Does NFT token issuer always required to sign transaction?

Consider a scenario, we are building the NFT token using DAML, where there is an issuer who mints these tokens, then transfers the ownership to say buyer_A who becomes the token owner. Now in the future, a current token owner can also sell the NFT token to some other buyerB.

Now, given the case, when the seller (current owner of token) sells the NFT token to a buyer_B then do we really required to get the signature of the token-issuer for this transaction?

If yes, Does it have something to do with how consensus is achieved and the validity of token is verified in DAML w/ Canton network?

Because I have seen this scenario/implementation in some tutorial/training videos. so would be happy if get some help to add clarity here.

@balajimoresyne
Smart contracts are immutable on the Daml ledger. Updating contract data such as the owner field on an asset contract is implemented by archiving the contract with the previous owner and creating a new contract with the new owner.
In a typical implementation of an asset smart contract, whether fungible or non-fungible, (see Wallet Sample App for reference), the role of the issuer is to ensure the integrity of the asset issue. The issuer must authorize the issuance of the asset contract. If the issuer were not a signatory on the contract, and the owner were the sole signatory, then nothing would prevent the owner from at any time creating as many asset contracts as the owner pleases. In other words such a system would allow the owner to print money. The requirement for the issuer’s authority for the creation of a new asset contract is what safeguards the asset from uncontrolled issuance.
Since asset transfer requires archiving old contract and creating new one, the issuer’s authorization is necessary for this operation. This said, the system the requires obtaining explicit consent from the issuer for every transfer would not be practical. This is where the delegation of authority through choices and their controllers comes in handy. E.g. a transfer of an NFT can be implemented as a choice on the template representing the NFT, where issuer and owner are the signatories, with the owner as the choice controller. This construct allows the owner to unilaterally exercise the choice and to have the issuer’s authorization for all the consequences of the choice (e.g. the archival of existing contract and the creation of a new one).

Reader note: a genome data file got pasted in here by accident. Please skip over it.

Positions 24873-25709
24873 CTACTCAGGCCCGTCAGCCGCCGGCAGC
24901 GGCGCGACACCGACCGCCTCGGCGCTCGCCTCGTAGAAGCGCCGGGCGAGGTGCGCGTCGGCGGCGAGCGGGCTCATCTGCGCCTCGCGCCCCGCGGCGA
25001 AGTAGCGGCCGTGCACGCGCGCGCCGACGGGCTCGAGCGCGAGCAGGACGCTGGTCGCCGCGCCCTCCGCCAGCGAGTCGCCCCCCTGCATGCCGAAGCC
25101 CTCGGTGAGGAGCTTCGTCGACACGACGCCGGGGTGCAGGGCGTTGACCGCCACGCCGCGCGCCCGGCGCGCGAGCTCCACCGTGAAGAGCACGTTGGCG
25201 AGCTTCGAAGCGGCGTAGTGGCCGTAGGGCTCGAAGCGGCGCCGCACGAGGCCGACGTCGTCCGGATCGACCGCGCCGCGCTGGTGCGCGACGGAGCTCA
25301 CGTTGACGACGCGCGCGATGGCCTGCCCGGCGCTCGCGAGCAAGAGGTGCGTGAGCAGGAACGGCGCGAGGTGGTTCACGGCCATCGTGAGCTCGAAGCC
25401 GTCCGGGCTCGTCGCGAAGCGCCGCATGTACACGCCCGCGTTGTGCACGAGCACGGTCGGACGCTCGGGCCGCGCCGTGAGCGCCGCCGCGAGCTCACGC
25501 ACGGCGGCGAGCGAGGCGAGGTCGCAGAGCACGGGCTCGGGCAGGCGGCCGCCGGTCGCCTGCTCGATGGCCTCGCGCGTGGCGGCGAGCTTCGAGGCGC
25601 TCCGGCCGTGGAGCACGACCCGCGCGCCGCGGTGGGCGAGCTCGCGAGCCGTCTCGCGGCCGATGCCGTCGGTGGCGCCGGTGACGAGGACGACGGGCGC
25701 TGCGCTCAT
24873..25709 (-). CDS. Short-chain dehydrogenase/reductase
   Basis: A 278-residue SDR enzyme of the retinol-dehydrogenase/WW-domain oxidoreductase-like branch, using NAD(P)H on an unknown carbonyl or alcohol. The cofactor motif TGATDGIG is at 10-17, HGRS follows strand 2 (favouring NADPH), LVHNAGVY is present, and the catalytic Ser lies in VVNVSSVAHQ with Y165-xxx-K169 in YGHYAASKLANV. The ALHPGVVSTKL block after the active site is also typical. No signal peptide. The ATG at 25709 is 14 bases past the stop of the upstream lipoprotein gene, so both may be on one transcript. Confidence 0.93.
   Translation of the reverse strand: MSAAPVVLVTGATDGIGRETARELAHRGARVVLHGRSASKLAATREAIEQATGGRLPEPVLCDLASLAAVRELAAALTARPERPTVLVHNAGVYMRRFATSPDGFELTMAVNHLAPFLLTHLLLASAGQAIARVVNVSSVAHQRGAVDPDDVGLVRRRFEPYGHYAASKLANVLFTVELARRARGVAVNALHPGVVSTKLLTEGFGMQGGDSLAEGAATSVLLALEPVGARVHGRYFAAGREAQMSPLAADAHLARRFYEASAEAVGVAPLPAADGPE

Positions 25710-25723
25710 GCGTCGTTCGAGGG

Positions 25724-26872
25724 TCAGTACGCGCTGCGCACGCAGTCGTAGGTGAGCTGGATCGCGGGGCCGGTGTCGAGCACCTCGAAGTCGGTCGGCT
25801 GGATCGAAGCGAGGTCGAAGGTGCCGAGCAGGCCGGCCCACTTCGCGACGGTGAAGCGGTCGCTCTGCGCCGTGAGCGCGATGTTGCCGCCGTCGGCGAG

Does this answer your question?

Does this mean the transaction needs to be verified and signed implicitly by the issuer’s participant node?

So participant node of the issuer, acting on behalf, verifies, validates, and signs token transfer transactions in the background.

Does this mean the transaction needs to be verified and signed implicitly by the issuer’s participant node?

So participant node of the issuer, acting on behalf, verifies, validates, and signs token transfer transactions in the background.

Yes, that’s correct. By default, the participant node of the issuer needs to validate every transfer of the token.

We have other options (e.g. VIP participants [1]) for ensuring that only active contracts can be used, but in the end there must be some entity that validates every transfer. Otherwise, the seller could transfer the same token more than once.

[1] Overview and Assumptions — Daml SDK 2.3.4 documentation
(Search for “VIP”.)